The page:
strangers to the action. Their legal interest in the litigation springs from the sale of the subject
property by petitioner in their favor during the pendency of this case. As transferee pendente lite,
the spouses Vaca are the successors-in-interest of the transferor, the petitioner, who is already a
party to the action. Thus, the applicable provision is Section 19, Rule 3 of the Rules of Court,
governing transfers of interest pendente lite. It provides:

SEC. 19. Transfer of interest. In case of any transfer of interest, the action may be continued by or
against the original party, unless the court upon motion directs the person to whom the interest is transferred
to be substituted in the action or joined with the original party.

[10]
In Natalia Realty, Inc. v. Court of Appeals, citing Santiago Land Development
[11]
Corporation v. Court of Appeals, we have ruled that:

[A] transferee pendente lite of the property in litigation does not have a right to intervene. We held that a
transferee stands exactly in the shoes of his predecessor-in-interest, bound by the proceedings and
judgment in the case before the rights were assigned to him. It is not legally tenable for a transferee
pendente lite to still intervene. Essentially, the law already considers the transferee joined or substituted in
the pending action, commencing at the exact moment when the transfer of interest is perfected between the
[12]
original party-transferor and the transferee pendente lite.

That the Certificate of Title covering the subject property is in the name of the spouses Vaca is of
no moment. It is noteworthy that a notice of lis pendens was timely annotated on petitioners title.
This was done prior to the sale of the property to the spouses Vaca, the cancellation of petitioners
title, and the issuance of the new Transfer Certificate of Title in the name of the spouses. By virtue
of the notice of lis pendens, the spouses Vaca are bound by the outcome of the litigation subject of

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the lis pendens. Their interest is subject to the incidents or results of the pending suit, and their
[13]
Certificate of Title will afford them no special protection.

Lastly, the spouses Vacas claim for reimbursement, if any, must be ventilated in a separate action
against petitioner. To allow the intervention would unduly delay and prejudice the rights especially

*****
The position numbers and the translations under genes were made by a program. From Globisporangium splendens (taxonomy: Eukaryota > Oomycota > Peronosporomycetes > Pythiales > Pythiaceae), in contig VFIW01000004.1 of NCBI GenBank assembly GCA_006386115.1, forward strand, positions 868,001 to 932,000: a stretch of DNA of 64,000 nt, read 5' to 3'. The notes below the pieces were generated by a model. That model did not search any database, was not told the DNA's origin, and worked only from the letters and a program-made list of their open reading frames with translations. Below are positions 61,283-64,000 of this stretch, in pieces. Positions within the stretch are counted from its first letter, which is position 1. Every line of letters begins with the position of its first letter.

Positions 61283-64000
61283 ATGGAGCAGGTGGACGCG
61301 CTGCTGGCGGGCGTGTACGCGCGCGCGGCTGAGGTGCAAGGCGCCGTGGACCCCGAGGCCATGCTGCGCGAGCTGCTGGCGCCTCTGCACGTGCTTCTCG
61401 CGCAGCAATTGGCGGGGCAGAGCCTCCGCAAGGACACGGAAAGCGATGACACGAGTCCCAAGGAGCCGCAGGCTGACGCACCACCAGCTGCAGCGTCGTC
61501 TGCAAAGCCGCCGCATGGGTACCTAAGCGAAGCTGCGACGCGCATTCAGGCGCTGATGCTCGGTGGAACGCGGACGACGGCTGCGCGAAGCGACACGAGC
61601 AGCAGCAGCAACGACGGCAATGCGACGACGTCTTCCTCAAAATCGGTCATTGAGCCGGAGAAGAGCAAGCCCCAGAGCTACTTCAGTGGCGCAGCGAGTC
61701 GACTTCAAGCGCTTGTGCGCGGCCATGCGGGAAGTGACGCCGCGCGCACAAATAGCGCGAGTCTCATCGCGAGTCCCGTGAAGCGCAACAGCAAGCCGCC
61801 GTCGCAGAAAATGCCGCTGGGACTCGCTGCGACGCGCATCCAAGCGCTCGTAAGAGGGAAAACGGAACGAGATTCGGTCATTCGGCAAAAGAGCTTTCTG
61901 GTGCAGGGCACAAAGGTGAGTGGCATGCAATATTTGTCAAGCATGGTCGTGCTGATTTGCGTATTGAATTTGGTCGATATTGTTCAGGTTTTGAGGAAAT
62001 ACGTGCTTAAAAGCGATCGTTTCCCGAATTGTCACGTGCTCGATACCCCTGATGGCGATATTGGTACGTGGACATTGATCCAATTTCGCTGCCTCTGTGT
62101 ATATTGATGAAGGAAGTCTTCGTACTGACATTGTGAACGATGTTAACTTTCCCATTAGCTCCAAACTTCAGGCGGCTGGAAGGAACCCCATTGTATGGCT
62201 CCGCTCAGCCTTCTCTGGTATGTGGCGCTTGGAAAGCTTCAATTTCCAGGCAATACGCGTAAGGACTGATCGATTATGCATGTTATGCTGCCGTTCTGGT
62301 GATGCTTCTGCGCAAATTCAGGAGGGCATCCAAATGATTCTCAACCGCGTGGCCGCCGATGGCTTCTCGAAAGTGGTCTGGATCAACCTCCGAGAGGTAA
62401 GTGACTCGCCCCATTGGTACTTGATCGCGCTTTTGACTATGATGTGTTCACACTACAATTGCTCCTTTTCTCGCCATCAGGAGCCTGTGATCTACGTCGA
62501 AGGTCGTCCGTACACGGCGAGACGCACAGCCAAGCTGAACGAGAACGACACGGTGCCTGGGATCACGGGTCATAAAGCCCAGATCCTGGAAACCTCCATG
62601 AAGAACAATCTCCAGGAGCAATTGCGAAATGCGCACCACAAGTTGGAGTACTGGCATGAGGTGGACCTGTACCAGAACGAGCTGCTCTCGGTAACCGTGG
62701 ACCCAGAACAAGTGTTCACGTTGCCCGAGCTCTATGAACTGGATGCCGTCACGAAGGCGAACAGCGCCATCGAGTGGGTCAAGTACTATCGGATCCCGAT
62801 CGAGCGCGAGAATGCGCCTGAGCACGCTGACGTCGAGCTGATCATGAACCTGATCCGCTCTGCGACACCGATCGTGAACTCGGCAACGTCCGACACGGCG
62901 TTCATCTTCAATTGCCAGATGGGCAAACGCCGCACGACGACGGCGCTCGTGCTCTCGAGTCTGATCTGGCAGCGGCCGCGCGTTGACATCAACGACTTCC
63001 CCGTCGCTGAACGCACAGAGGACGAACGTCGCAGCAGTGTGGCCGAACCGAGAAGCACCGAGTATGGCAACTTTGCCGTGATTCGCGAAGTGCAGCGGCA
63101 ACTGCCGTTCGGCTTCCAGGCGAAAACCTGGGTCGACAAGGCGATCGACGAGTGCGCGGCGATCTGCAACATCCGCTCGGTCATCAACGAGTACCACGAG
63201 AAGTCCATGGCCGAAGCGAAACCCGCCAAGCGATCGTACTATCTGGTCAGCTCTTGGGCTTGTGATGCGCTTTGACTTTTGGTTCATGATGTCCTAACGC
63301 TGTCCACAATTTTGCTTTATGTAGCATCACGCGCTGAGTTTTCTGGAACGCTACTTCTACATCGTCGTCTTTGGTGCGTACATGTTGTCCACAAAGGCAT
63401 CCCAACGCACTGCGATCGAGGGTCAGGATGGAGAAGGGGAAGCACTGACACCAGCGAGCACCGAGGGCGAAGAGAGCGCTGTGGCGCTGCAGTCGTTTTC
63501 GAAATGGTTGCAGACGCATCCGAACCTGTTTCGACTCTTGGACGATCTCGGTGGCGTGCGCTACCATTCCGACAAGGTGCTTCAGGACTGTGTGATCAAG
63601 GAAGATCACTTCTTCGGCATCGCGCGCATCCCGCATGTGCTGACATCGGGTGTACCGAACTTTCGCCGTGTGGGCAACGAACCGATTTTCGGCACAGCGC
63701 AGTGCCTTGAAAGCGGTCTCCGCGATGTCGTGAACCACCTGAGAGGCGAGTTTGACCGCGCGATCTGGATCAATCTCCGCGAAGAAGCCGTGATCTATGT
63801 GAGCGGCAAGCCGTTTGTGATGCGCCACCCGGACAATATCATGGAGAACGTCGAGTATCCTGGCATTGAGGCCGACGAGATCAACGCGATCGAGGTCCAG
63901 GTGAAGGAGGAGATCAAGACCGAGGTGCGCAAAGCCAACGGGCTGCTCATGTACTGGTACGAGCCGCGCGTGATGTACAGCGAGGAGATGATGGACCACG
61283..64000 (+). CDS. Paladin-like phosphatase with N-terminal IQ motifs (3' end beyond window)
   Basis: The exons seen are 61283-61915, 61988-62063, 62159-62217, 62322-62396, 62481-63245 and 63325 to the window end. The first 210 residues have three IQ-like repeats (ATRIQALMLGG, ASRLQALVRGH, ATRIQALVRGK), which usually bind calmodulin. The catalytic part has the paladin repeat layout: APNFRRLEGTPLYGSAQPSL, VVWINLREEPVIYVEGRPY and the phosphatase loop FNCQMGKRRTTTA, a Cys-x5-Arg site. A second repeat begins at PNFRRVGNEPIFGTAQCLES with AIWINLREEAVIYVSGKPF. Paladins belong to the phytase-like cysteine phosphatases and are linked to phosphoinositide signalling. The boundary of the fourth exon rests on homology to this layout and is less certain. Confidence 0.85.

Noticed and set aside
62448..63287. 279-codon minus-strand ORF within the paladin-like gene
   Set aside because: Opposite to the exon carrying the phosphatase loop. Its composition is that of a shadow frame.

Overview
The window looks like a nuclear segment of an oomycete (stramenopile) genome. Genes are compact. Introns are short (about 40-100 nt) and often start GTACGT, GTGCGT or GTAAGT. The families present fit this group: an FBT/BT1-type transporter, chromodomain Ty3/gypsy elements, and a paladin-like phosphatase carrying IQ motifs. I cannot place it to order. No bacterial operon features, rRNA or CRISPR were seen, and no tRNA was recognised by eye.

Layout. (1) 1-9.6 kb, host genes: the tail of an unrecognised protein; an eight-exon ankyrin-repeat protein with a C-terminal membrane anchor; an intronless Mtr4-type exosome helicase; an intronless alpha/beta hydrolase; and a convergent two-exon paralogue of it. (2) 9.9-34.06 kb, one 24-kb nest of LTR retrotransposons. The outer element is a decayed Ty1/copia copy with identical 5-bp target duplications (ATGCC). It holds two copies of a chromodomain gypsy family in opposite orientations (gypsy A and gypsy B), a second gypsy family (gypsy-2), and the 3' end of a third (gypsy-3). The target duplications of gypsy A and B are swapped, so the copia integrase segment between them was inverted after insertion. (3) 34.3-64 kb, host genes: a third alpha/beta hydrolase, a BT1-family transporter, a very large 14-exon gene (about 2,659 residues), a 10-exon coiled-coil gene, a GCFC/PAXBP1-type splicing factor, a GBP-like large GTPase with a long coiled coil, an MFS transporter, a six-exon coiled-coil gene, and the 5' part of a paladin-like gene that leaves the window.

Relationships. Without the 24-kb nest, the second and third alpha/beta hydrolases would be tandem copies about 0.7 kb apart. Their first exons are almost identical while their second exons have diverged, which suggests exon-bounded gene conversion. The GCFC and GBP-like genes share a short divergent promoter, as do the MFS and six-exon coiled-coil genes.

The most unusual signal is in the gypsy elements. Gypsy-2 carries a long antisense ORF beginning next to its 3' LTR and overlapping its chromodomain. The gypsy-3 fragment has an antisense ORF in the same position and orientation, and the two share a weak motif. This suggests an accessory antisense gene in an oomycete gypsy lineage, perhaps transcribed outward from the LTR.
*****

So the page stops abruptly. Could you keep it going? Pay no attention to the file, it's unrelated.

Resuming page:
of respondents who have been deprived of the subject property for so long.

IN LIGHT OF THE FOREGOING, we deny petitioners motion for reconsideration and the
Spouses Vacas Motion for Intervention.

SO ORDERED.

ANTONIO EDUARDO B. NACHURA


Associate Justice

WE CONCUR:

CONSUELO YNARES-SANTIAGO
Associate Justice
Chairperson

MINITA V. CHICO-NAZARIO ARTURO D. BRION


Associate Justice Associate Justice

DIOSDADO M. PERALTA
Associate Justice

ATTES TATION
I attest that the conclusions in the above Resolution were reached in consultation before the case
was assigned to the writer of the opinion of the Courts Division.

CONSUELO YNARES-SANTIAGO
Associate Justice
Chairperson, Third Division

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CERTIF ICATION

Pursuant to Section 13, Article VIII of the Constitution and the Division Chairperson's Attestation,
I certify that the conclusions in the above Resolution had been reached in consultation before the
case was assigned to the writer of the opinion of the Courts Division.

REYNATO S. PUNO
Chief Justice

* In lieu of Associate Justice Ruben T. Reyes (retired) per Raffle dated March 25, 2009.
** In lieu of Associate Justice Ma. Alicia Austria-Martinez (retired ) per Raffle dated August 3, 2009.
[1]
Rollo, pp. 1316-1340.
[2]
Id. at 1278-1285.

[3]
Id. at 1258-1276.
[4]
Id. at 1270.
[5]
Id. at 1270-1271.
[6]
Id. at 1272-1273.
[7]
Heirs of Pael v. Court of Appeals, 423 Phil. 67, 70 (2001).
[8]
Emphasis supplied.

[9]
Natalia Realty, Inc. v. Court of Appeals, 440 Phil. 1, 27 (2002); Santiago Land Dev. Corp v. CA, 334 Phil. 741, 747-748 (1997).
[10]
Supra.
[11]
Supra note 9.
[12]
Citations omitted.
[13]
Seveses v. Court of Appeals, 375 Phil. 64, 71 (1999).